“Democrats are working hard, and all these stories about them, you know, registering all these minority voters that are out there and others that are sitting on the sidelines,” Kemp told a group of Republicans in an Atlanta suburb on July 12th. “If they can do that, they can win these elections in November. But we’ve got to do the exact same thing.”

Two months after these remarks, Kemp announced his criminal investigation into the New Georgia Project. In short order, civil rights leaders accused Kemp—who previously has emphasized voter fraud to justify the state’s voter ID law—of using his position to cast a pall of criminality on the state’s largest effort to register minority voters.

In the weeks before the election, Kemp’s office seemed to soften its tone, announcing that the state confirmed all of 50 "forgeries" among the tens of thousands the registration forms that the group had submitted, amounting to roughly 0.001 percent of the New Georgia Project’s submissions. (The New Georgia Project, for its part, said that state law requires its canvassers to turn in applications regardless of what people write on them.) “We have not detected from anything that [the group's leaders] have said or done that it is a goal of the New Georgia Project to go out and commit voter registration fraud,” Kemp’s lead investigator said on September 17th, according to an opinion blog of the Atlanta Journal-Constitution.

Yet more than seven months after the fracas, Kemp’s office is still charging ahead with its criminal investigation into the New Georgia Project.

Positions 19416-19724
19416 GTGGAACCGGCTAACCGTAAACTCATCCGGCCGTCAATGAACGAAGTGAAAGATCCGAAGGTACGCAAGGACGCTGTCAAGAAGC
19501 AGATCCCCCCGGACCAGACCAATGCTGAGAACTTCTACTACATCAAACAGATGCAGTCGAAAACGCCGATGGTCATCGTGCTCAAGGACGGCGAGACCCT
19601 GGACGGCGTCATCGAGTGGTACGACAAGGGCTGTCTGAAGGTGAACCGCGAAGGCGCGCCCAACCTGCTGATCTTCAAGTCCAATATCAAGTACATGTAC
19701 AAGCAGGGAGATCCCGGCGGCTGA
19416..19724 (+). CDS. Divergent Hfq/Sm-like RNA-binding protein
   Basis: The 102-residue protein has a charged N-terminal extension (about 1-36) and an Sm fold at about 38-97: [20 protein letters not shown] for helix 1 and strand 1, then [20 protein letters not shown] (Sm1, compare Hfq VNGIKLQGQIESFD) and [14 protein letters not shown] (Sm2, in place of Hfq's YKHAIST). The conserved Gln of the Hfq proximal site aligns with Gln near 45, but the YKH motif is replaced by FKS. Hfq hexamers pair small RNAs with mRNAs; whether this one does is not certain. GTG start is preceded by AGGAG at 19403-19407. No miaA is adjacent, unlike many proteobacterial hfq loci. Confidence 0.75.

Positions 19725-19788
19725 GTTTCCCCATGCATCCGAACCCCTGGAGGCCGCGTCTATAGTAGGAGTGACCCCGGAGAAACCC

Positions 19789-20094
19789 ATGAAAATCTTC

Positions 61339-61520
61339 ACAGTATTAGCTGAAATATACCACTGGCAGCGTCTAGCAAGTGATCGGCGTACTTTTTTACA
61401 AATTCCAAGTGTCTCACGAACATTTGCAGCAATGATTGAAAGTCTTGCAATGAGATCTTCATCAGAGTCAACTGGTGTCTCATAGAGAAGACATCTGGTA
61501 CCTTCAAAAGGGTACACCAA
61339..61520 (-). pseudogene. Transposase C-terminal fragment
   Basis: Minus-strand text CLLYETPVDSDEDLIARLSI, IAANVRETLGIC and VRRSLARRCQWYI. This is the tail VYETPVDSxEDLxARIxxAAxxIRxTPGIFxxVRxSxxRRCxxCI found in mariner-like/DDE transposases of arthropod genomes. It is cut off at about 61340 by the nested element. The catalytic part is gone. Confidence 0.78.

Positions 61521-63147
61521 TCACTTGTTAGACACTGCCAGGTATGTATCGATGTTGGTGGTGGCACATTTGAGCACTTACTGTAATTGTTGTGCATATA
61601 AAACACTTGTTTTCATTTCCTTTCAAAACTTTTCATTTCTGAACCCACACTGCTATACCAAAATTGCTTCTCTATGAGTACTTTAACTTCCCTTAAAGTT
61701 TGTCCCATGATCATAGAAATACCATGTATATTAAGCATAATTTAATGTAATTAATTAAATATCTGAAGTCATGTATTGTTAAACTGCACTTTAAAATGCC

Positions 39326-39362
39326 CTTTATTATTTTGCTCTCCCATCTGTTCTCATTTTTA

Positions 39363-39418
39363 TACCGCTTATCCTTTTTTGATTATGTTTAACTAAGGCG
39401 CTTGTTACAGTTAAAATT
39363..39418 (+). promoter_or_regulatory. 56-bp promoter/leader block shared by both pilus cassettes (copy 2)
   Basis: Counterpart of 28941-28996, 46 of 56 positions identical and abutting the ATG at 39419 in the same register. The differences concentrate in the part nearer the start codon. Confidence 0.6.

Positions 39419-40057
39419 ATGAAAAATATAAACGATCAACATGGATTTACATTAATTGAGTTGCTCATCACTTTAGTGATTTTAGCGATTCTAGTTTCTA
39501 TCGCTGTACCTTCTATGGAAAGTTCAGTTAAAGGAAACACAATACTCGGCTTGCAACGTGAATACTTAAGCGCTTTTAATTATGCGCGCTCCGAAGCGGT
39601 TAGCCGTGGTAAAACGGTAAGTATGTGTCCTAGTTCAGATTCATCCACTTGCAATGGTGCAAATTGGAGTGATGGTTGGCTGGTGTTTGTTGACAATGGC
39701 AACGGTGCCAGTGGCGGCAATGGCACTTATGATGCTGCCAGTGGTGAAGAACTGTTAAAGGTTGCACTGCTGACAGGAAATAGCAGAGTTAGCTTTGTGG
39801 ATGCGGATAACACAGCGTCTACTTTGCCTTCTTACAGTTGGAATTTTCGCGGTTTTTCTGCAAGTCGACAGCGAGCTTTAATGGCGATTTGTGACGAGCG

In addition to the alleged forged signatures, Kemp’s investigation into the New Georgia Project is examining ten potential violations of state law, including whether canvassers failed to inform registrants of the following: that they can turn in their own registration forms; that an online system to check their registration status is available; that they may cast a provisional ballot in some circumstances; and that registration requires the board of registrars to approve the application.

Since October, Kemp's office has released little information about the investigation, and assessing the probe's merits for certain remains difficult. But the experience of some residents in the small town of Quitman, Georgia, underscores the state’s recent history of coming down hard on get-out-the-vote activists.

Quitman, a town of fewer than 4,000 people, sits in Brooks County, Georgia, ten short miles to the Florida state line. In 2010—for the first time in the county’s history—the county elected a majority-black school board. This upset victory followed a sudden surge in local black voting that was catalyzed by a group of get-out-the-vote activists.

For weeks after the historic primary, Kemp’s armed investigators, along with officials from the Georgia Bureau of Investigation, went door-to-door in Quitman’s black neighborhoods. Without evidence of actual voter fraud in Quitman, the state’s case against the town’s voting activists came to rely on allegations of less glaring breaches of absentee ballot procedure.

Echoing Kemp’s investigation into AALAC, many accusations against those in Quitman focused on voting organizers improperly possessing voters' materials. (The Quitman investigation was spurred by a local district attorney with strong enough connections to the county's white school board members that he could not work on the case.)